Scientists reverse congenital blindness in mouse model

A study funded by the National Eye Institute (NEI) has shown that congenital blindness in mice could be reversed by regenerating rod photoreceptors in the retina.

Photoreceptors in eye of mouse with congenital blindnessImage Credit: Bo Chen, Ph.D

The findings have important implications for research into regenerative therapies for diseases such as age-related macular degeneration and retinitis pigmentosa.

As reported in the journal Nature, researchers turned supportive cells called Müller glia into functional rod photoreceptors that could integrate with other types of neurons in the retina and brain.

Rods allow us to see in low light, but they may also help preserve cone photoreceptors, which are important for color vision and high visual acuity. Cones tend to die in later-stage eye diseases. If rods can be regenerated from inside the eye, this might be a strategy for treating diseases of the eye that affect photoreceptors."  

Thomas Greenwell, NEI Program Director for Retinal Neuroscience

The Müller glia have long been studied for their regenerative potential because they have previously been shown to undergo division in response to injury and change into photoreceptors and other neurons in the retina.

However, this has only been demonstrated in non-mammalian species such as zebra fish and scientists have found that to prompt mammalian Müller glia to behave similarly to how they do in fish, they need to injure the tissue first.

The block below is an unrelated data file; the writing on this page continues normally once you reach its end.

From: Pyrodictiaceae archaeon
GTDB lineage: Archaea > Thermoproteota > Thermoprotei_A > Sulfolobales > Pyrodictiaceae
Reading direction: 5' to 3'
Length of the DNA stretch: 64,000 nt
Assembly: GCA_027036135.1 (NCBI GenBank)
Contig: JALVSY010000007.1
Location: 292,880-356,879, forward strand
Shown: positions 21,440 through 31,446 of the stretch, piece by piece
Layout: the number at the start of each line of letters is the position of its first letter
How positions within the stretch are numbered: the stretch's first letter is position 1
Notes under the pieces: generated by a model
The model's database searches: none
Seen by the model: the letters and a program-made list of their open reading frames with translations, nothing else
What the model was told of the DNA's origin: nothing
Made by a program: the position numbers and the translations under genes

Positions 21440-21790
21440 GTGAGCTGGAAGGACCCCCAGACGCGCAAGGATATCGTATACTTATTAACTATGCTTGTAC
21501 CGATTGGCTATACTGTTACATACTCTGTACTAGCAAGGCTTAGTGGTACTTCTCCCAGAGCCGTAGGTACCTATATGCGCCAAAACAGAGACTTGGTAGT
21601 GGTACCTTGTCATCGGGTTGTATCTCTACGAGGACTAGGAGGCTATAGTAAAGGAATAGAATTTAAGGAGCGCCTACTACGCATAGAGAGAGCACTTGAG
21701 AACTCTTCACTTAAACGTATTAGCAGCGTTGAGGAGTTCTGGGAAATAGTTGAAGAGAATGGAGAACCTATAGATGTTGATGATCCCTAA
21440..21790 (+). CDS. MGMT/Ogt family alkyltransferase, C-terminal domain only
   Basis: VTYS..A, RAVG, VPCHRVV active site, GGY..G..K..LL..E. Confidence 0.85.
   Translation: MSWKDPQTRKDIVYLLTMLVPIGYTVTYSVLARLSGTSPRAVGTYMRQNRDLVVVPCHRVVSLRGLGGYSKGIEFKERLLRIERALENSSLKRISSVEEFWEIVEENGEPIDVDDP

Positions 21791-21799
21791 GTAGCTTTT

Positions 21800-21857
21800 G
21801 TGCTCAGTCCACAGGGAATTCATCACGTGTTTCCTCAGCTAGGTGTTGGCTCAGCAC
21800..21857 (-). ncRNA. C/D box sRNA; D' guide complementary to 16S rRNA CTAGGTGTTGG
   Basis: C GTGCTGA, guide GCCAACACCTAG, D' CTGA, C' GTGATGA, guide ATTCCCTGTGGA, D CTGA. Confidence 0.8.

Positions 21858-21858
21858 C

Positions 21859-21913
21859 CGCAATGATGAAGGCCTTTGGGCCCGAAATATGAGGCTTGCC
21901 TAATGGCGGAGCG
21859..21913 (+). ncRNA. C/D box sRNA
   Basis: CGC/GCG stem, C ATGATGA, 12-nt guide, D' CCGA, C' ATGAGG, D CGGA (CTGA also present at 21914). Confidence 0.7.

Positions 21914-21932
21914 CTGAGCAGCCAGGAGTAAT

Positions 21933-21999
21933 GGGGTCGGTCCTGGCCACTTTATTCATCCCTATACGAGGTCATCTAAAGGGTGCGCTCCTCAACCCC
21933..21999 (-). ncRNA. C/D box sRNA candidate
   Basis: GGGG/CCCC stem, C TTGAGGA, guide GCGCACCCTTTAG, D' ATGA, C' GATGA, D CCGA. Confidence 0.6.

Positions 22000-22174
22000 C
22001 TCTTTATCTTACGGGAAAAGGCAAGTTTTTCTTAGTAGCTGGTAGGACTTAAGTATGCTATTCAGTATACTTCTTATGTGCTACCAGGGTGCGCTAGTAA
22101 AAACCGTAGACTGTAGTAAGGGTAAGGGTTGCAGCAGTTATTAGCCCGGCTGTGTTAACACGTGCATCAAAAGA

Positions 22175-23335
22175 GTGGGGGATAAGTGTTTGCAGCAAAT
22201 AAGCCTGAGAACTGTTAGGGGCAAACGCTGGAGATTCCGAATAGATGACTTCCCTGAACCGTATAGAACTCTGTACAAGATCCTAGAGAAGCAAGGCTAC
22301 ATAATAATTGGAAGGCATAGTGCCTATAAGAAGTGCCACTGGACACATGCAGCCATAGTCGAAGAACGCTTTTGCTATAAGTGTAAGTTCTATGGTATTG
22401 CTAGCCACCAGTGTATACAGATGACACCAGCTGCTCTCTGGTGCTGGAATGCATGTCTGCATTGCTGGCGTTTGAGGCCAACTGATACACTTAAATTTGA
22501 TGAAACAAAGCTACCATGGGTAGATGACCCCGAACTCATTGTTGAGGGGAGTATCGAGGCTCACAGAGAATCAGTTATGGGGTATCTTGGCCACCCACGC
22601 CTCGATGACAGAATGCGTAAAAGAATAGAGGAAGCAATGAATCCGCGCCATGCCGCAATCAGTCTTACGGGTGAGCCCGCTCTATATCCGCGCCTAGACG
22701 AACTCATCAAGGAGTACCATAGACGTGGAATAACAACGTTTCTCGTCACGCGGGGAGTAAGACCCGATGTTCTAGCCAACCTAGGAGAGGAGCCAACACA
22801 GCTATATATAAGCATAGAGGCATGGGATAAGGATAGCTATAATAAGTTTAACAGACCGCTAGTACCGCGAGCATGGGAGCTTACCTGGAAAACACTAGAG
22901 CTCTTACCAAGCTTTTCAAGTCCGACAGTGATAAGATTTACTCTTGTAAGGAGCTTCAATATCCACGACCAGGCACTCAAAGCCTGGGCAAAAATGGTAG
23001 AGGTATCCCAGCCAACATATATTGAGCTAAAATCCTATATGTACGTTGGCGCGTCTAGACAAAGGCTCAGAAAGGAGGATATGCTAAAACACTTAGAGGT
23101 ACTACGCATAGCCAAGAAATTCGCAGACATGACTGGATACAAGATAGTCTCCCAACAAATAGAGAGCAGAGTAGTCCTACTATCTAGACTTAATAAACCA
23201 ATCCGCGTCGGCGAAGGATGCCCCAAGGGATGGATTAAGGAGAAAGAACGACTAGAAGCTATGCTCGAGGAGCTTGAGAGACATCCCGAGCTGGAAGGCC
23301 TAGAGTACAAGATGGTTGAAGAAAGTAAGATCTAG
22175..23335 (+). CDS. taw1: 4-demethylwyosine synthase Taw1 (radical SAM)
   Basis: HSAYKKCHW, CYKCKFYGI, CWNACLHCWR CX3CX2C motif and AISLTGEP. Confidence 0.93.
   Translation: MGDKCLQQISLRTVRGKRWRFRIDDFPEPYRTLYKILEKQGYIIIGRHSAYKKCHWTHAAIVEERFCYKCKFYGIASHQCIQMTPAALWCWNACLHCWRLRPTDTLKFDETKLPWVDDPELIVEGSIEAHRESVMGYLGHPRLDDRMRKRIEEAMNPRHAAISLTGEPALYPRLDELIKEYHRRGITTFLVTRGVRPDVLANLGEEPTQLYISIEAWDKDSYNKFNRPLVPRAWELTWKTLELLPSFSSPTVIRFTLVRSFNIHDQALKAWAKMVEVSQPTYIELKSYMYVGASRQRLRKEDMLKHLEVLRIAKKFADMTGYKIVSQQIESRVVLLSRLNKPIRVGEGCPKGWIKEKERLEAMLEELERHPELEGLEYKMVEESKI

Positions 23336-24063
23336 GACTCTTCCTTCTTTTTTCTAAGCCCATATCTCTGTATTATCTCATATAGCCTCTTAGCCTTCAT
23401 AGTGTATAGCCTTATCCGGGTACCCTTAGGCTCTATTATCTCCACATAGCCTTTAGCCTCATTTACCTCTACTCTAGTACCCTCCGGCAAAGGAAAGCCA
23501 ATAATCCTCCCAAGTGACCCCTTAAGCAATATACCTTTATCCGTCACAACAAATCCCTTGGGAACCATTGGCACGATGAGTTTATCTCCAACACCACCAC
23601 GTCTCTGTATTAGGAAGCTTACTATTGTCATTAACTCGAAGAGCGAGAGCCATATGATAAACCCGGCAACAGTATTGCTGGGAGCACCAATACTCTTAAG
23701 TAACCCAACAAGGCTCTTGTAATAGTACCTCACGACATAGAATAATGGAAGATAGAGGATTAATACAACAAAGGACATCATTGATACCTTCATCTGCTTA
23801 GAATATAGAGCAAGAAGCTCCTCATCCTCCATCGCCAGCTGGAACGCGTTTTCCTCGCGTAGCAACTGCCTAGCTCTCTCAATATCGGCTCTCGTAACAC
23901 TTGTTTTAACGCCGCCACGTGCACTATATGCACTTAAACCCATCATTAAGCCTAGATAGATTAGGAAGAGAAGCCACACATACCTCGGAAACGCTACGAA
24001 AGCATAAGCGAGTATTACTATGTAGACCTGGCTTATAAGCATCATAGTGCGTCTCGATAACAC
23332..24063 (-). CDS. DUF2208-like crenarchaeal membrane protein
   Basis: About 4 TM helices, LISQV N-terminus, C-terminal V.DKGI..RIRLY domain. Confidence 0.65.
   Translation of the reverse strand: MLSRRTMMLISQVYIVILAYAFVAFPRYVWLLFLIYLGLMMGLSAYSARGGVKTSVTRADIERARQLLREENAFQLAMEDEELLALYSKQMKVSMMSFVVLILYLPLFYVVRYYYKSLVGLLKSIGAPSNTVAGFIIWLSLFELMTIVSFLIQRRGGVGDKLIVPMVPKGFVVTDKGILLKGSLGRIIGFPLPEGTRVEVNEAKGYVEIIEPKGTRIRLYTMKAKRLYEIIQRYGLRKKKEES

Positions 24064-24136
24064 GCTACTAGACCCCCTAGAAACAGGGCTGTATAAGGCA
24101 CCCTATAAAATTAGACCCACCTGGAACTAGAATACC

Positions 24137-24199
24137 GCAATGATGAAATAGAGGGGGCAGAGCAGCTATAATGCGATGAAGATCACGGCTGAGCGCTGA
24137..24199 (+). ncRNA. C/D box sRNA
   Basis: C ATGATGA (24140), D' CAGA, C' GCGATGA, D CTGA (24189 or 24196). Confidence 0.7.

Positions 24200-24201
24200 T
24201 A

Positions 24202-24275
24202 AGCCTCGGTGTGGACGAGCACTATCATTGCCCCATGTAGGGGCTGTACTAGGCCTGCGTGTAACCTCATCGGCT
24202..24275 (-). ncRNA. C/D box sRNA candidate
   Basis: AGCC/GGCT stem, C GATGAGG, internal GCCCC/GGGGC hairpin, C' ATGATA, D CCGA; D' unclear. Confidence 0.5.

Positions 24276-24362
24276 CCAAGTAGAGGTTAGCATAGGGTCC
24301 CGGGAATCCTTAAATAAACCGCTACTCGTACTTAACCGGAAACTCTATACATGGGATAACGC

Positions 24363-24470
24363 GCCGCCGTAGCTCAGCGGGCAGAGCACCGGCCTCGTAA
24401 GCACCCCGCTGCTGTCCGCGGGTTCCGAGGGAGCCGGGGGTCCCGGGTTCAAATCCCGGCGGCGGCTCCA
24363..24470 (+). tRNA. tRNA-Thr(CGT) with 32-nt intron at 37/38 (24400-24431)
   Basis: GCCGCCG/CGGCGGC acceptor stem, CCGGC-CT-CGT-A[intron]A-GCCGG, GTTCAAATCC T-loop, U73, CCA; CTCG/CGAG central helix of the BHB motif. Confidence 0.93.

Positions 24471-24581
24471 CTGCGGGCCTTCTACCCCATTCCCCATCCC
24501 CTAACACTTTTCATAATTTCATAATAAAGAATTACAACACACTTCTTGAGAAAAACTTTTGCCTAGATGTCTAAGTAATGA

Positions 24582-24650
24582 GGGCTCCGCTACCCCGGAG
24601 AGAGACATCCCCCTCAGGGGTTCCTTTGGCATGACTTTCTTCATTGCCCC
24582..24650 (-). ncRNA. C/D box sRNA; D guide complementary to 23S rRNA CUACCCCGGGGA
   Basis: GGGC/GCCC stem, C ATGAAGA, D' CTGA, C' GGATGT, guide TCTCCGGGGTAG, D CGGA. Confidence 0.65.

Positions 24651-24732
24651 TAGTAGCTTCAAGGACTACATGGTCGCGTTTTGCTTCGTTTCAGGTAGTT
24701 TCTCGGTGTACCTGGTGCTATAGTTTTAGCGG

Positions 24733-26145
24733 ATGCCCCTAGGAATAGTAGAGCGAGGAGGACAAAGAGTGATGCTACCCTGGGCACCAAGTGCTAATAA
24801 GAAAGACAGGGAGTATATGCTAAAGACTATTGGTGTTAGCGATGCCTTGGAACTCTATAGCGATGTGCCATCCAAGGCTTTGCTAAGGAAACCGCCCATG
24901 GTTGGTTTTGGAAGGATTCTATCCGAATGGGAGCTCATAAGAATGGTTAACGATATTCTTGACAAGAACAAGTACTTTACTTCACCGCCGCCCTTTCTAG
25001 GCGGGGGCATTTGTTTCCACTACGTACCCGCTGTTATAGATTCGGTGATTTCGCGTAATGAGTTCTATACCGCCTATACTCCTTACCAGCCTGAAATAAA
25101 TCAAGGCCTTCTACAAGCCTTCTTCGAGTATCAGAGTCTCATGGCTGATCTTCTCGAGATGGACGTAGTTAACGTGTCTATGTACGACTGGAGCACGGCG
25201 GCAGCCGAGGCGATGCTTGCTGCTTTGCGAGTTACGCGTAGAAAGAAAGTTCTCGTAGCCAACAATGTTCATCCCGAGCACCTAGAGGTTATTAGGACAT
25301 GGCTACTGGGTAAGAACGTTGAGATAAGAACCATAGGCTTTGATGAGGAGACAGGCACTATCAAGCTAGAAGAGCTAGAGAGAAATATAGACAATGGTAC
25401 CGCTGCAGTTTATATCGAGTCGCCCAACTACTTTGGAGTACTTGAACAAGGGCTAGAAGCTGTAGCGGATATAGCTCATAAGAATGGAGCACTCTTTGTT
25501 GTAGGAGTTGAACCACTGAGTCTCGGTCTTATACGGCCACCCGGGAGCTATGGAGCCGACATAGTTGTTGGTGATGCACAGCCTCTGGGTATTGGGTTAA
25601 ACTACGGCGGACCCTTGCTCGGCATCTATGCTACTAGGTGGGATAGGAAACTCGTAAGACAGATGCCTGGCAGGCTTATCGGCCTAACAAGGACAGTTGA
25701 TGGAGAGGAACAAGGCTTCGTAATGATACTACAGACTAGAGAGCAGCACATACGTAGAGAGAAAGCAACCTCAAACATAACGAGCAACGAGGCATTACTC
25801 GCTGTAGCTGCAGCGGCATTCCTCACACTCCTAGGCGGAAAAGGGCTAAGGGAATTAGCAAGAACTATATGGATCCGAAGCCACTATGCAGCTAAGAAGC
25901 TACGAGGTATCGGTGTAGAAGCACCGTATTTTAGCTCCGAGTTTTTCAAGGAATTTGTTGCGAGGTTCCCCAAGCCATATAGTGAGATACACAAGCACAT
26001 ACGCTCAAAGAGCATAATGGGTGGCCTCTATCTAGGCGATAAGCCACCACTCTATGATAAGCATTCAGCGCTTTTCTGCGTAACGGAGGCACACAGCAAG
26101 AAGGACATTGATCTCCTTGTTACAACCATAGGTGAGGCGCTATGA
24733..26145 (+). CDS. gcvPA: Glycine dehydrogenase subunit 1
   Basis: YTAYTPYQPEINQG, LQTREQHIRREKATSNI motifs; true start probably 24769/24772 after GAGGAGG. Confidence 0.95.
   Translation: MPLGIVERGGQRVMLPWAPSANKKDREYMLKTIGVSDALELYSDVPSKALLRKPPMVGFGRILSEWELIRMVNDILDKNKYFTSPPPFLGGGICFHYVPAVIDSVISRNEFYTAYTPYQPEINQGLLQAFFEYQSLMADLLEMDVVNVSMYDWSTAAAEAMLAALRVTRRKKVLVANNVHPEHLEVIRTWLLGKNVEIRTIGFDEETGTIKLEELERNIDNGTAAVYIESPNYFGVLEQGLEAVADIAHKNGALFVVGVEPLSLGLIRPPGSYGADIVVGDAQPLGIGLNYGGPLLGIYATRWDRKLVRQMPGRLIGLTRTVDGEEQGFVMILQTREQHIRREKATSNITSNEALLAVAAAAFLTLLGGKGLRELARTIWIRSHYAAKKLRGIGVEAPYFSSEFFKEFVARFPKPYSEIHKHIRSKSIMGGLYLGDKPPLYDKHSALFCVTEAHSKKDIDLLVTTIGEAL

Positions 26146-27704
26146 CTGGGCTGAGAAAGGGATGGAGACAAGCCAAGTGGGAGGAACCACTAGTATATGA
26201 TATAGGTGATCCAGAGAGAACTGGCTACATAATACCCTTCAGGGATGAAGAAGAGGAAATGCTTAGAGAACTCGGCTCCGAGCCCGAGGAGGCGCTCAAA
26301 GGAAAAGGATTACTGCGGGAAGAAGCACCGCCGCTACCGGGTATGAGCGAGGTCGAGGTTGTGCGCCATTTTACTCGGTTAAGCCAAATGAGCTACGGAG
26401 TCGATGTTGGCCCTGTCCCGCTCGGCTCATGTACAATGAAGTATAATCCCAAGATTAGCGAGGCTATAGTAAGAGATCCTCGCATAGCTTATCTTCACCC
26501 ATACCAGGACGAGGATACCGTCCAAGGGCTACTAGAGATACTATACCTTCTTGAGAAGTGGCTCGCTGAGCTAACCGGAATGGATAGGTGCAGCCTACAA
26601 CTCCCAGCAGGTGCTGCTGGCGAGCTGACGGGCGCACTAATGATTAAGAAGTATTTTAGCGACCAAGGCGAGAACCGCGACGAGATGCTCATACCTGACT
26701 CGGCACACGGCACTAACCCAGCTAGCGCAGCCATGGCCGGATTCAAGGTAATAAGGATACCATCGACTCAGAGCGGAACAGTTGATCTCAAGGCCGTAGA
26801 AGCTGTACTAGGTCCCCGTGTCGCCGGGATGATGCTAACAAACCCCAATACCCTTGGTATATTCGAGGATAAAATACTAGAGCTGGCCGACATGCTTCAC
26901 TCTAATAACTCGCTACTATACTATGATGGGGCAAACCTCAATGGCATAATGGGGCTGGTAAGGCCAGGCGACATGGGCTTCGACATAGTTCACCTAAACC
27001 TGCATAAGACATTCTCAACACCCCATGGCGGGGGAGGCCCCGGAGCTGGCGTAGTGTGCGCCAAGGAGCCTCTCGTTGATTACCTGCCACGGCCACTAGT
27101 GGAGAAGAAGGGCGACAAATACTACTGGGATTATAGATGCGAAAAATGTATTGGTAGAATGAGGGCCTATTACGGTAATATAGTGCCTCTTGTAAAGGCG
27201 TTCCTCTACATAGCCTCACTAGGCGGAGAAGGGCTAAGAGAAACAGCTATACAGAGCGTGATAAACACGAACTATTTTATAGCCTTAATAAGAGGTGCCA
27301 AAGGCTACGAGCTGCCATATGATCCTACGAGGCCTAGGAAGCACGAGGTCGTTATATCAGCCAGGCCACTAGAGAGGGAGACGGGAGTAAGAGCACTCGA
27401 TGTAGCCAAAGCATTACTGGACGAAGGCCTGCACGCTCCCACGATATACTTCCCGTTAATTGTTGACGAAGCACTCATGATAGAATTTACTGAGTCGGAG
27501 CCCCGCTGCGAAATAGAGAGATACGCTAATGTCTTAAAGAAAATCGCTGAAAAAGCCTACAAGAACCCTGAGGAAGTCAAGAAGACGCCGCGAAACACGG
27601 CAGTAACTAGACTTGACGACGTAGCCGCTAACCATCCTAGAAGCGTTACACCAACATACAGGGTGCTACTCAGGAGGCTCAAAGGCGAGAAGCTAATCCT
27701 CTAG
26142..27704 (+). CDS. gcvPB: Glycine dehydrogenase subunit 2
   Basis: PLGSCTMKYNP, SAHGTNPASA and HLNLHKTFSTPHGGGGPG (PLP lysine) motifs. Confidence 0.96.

From a practical standpoint, if you're trying to regenerate the retina to restore a person's vision, it is counterproductive to injure it first to activate the Müller glia. We wanted to see if we could program Müller glia to become rod photoreceptors in a living mouse without having to injure its retina.”

Professor Bo Chen, Lead Investigator

To achieve this, Professor Bo Chen and colleagues first induced division of Müller glia in healthy mice by injecting a gene into the eye that activates a protein called beta-catenin.

Once the cells had divided, factors that prompt the cells to turn into rod photoreceptors were injected into the eyes and the new rods were tracked using microscopy.

Chen and team report that the regenerated rod photoreceptors appeared to have the same structure as naturally occurring photoreceptors.

They had also formed synaptic structures that enabled them to communicate with other retinal neurons.

To test whether the newly formed rods were functional, the researchers applied the approach to blind mice that had been born without functional rods.

They found that the rods derived from Müller glia developed just as well as they had in the healthy mice and were communicating with other types of neurons in the retina across synapses.

Further tests showed that the Müller glia-derived rods were integrated into the visual pathway circuitry connecting the retina and the brain’s primary visual cortex.

Next, the team plans to conduct studies that will show whether the mice have regained the ability to complete visual tasks and to test the effectiveness of the approach in human retinal tissue.

Sally Robertson

Written by

Sally Robertson

Sally graduated from Greenwich University with a first-class honours degree in Biomedical Science. After five years working in the scientific publishing sector, Sally developed an interest in medical journalism and copywriting and went on to pursue this on a freelance basis. In her spare time Sally enjoys cross-country biking and walking, tennis and crosswords.

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